|Basically Garner was stuck between a Roosevelt and a White House. Okay, so my attempt to change a popular saying didn't work. What do you expect?
The Republicans, on the other hand, had Wendell Willkie for Presidential candidate, with Thomas E. Dewey as Vice President. A businessman who had never run for office before, he was against government run businesses like the Tennessee Valley Authority, but supported other New Deal programs like Social Security, and was an advocate for military preparedness and sending "all aid short of war" to Great Britain to fight the Nazi's. While a Wall Street capitalist and a Republican, both of whom many people still saw as the main cause of the Great Depression, Willkie was an energetic and forceful campaigner, one who capitalized on the best aspects of the New Deal and strengthening the American homeland against any possible outside threat. When Garner made a slip at a campaign event that he was willing to scrap parts of the New Deal, the public shock was enough to have most of them through their support behind Willkie. Even FDR, in a private letter that remained unpublished until 1989, said that "I'd rather vote Republican than Garner now."
On election day, 52% of the vote went to Willkie and 338 electoral votes, having gained a large number of New Deal liberals when he said that he would expand some New Deal programs that the private sector couldn't manage. The House of Representatives and Senate were still Democrat as many congressional candidates continued to support the New Deal. Observer's mentioned that the 1940 US Presidential Election was the "New Deal Election," and it was clear that most Americans wanted the New Deal to continue.
|Just, you know, up until the 1980s when Reagan came in...
President Willkie began a major overhaul of the New Deal in the first few months of office, working with the Democratic Congress. While programs like Social Security, Civilian Conservation Corps and the Securities and Exchange Commission where left in place, some like the TVA were spun off as independent corporations or wound down early. However, Willkie was soon confronted with Foreign policy issues, such as the Nazi invasion of the Soviet Union, the Blitz on England, the sinking of American ships by U-boats, and an increasingly belligerent Japan. Willkie did agree to a "Lend-Lease" program to Britain and China to send war materials to the beleaguered powers, but when the Nazi's invaded the USSR, he didn't extend the offer to Moscow. The attack on Pearl Harbor on December 7, 1941, brought the US into the war, and now Willkie was leading the US straight into World War Two.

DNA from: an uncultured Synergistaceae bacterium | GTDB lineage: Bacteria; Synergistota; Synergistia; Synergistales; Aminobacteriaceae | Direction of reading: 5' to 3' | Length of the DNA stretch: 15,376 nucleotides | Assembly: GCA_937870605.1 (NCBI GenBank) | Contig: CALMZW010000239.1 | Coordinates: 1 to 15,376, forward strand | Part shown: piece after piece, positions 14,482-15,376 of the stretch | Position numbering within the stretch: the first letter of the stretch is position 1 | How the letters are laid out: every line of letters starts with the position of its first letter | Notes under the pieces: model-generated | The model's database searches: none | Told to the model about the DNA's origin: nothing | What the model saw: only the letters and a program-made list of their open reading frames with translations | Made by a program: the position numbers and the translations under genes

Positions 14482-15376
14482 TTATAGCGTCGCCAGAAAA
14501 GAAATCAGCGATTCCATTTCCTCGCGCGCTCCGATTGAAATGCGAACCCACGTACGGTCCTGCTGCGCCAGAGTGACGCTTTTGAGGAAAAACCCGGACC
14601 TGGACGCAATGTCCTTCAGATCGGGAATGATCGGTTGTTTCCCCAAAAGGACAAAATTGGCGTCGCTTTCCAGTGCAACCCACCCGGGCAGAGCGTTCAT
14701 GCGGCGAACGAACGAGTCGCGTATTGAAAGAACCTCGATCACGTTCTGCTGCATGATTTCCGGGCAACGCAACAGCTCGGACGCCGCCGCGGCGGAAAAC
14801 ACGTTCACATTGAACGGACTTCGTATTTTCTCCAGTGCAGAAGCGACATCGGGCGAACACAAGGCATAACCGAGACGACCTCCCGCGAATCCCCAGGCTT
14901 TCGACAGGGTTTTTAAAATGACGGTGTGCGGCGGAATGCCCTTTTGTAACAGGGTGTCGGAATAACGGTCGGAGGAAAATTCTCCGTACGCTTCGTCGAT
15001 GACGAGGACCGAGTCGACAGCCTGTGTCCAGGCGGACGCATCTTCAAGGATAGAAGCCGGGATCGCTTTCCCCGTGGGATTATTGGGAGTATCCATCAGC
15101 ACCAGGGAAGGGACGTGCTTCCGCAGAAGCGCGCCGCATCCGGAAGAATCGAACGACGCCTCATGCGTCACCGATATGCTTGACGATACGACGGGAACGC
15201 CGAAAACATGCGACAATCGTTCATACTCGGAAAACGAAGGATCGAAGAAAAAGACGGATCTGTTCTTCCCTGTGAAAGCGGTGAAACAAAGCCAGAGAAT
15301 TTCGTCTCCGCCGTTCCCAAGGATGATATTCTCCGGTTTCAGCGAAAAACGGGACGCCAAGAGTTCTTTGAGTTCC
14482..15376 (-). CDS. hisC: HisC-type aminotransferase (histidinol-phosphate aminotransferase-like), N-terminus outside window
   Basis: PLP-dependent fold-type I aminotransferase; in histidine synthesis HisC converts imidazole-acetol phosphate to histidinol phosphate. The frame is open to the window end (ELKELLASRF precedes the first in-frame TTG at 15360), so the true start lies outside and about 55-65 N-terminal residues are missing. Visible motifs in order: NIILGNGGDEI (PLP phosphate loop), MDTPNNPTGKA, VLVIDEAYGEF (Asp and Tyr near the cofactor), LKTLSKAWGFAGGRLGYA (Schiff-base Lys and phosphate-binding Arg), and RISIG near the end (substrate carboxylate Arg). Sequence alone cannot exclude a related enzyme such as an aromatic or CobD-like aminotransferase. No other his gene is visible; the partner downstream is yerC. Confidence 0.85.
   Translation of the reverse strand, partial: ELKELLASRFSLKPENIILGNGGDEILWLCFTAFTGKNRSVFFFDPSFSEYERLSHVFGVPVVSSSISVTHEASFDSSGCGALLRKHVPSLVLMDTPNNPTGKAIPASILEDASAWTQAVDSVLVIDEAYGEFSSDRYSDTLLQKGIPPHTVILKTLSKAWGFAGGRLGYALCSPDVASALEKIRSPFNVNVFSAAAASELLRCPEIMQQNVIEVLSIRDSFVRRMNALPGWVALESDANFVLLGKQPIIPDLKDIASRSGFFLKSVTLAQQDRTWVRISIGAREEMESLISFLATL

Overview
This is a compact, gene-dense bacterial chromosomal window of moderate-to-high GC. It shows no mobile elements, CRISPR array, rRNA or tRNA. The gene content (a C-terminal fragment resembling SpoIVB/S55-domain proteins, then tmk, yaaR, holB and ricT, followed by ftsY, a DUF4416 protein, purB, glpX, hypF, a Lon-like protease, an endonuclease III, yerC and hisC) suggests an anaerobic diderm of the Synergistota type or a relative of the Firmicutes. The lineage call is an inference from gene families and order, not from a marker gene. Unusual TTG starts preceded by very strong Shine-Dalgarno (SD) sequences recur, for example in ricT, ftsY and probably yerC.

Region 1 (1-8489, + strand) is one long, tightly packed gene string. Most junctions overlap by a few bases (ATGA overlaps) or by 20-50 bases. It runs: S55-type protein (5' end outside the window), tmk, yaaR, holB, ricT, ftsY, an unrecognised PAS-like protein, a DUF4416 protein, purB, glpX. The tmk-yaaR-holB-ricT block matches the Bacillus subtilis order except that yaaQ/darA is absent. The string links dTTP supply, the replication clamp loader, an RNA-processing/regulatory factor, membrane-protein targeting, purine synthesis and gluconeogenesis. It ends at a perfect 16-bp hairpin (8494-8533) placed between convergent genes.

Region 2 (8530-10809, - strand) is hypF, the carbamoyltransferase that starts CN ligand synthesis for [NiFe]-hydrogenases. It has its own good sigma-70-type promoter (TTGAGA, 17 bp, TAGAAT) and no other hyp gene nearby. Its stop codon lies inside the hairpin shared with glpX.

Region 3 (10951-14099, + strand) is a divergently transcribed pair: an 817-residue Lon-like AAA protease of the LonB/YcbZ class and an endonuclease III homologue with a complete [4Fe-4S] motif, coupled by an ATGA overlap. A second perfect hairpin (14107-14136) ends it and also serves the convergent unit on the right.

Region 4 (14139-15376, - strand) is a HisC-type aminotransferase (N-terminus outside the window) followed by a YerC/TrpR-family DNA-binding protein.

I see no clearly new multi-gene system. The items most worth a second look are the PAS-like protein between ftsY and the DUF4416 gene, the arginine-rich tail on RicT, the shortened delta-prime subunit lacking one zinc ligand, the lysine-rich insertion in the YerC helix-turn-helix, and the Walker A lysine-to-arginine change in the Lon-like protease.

While the US and the UK were allies, Wendell Willkie and Winston Churchill had a tense relationship, mostly due to Willkie's plan to focus on Japan first rather than the Nazi's, leaving the UK and the USSR to fight Nazi Germany alone. The plan faced major setbacks when Japan won victory after victory against the US, British and other European forces. After a draw at the Battle of Midway, the US's industrial potential began to weigh into the war, with more ships, planes, guns and tanks being sent and turn the tide of the war, with a leap-frog campaign of battles over the many Pacific Islands eventually leading to the bloody invasion of Japan itself, Operation Downfall, by January 1945. The bloody invasion finally lead to the capture of the Emperor, Prime Minister Togo and other high ranking Japanese officers, and the unconditional surrender of Japan. A long, brutal occupation of Japan that saw many of the major industries broken up, soldiers executed, and constant guerilla war, until a new Japanese Republic was established in 1954.
|It's easy to rebuild when there is nothing left...
The calls by Joseph Stalin to open a second front in Europe was resisted by Willkie for years, and the British were confined to small raids, the battle in North Africa, and a struggling offensive in Italy. But the death of Adolf Hitler in an air raid in August 1945 as he and the Nazi hierarchy pulled out of Berlin and headed west was a signal of the end. While American troops were being sent to reinforce and prepare to invade France in 1946, Soviet forces broke through the collapsing Nazi Lines, and reached the Rhine River just as a hasty invasion by the few British and American troops finally landed at Normandy, to open arms by Nazi and French resistance alike.
In the post war world, with all of Germany occupied by the Soviets, and only France, the Low Countries, and Italy in the hands of the Allies, the Cold War began. The atomic bomb project, begun only in 1945 in the US when the war was nearly over (and after it was finally proven that the Nazi's and Japanese were both working on similar projects to convince a skeptical, business minded Willkie) was tested in 1949 in New Mexico, leading to the start of a new arms race between the US and USSR. China, on the other hand, was able to defeat Mao's Chinese Communists, and the Republic of China was established as a strong ally to the US, though the "Republic" thing isn't exactly a great monicker of what the one-party, nearly dictatorial China was like.
|Because "bringing democracy" isn't easy in a country with 1.4 billion people.
So I've decided to change this up a little bit, at least for the month of November while I do NaNoWriMo. Instead of a long, explained scenario, I'm just going to do some shorter, one shot ideas. I'm hoping they won't be too long, and mostly as something to keep me working on this while also writing a 50,000 word novel. Anyway, hope you enjoy!
But what do you think? What would happen if FDR never made it to Term 3? Or if you have a topic or idea you would like me to talk about, please leave comments below, email me at email@example.com, or tell me on Twitter @tbguy1992.